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Study: Rogue proteins may be linked to MS


In brain tissue and spinal fluid of multiple sclerosis patients, researchers identified a rogue protein that may be linked to the disease. The discovery may offer a link between MS and other neurodegenerative diseases.

Using antibodies designed to recognize rogue proteins in patients with Creutzfeldt-Jakob disease, scientists from the University of Surrey, University of Texas Medical Center and PrioCam Laboratories applied these antibodies to brain tissue and spinal fluid of MS patients. Researchers concluded that a protein that permanently adopts a rogue state may be the cause of MS.

“Our discovery proposes a new and alternative way to conduct research into multiple sclerosis, by, for the first time, identifying a clear link to other neurodegenerative diseases. The results are important in redefining the molecular and cellular make-up of these diseases, and provide an important milestone in the quest for a preclinical laboratory test and an effective cure," said Dr Mourad Tayebi, Senior Lecturer in Neuroimmunology from the School of Veterinary Medicine.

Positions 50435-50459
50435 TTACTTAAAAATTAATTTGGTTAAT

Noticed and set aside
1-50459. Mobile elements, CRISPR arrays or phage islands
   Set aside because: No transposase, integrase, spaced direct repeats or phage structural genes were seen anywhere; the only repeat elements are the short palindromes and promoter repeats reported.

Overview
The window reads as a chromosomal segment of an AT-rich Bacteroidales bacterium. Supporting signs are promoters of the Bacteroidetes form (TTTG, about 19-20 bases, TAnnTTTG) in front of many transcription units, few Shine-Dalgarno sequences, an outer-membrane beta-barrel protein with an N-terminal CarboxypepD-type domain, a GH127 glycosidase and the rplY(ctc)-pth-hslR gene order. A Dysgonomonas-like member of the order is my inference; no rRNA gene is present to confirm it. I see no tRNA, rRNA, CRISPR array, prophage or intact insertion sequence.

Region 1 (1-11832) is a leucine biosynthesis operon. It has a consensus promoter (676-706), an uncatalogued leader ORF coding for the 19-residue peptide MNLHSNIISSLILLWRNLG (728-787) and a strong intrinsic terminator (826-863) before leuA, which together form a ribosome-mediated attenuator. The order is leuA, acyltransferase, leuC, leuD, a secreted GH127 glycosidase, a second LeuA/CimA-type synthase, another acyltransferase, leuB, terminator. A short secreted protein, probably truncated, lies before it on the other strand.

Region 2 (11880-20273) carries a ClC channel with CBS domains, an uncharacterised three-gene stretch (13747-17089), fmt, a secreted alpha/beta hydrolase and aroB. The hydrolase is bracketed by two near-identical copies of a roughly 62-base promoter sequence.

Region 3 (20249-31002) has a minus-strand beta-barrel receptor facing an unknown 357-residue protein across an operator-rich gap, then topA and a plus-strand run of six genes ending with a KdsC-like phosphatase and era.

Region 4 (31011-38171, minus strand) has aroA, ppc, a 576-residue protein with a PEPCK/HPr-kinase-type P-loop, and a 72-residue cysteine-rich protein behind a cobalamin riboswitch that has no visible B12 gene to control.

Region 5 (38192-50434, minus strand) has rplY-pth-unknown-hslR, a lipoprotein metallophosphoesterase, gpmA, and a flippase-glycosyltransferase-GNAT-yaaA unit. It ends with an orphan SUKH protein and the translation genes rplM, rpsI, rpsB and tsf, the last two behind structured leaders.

The study was published in the journal Frontiers in Neurology.

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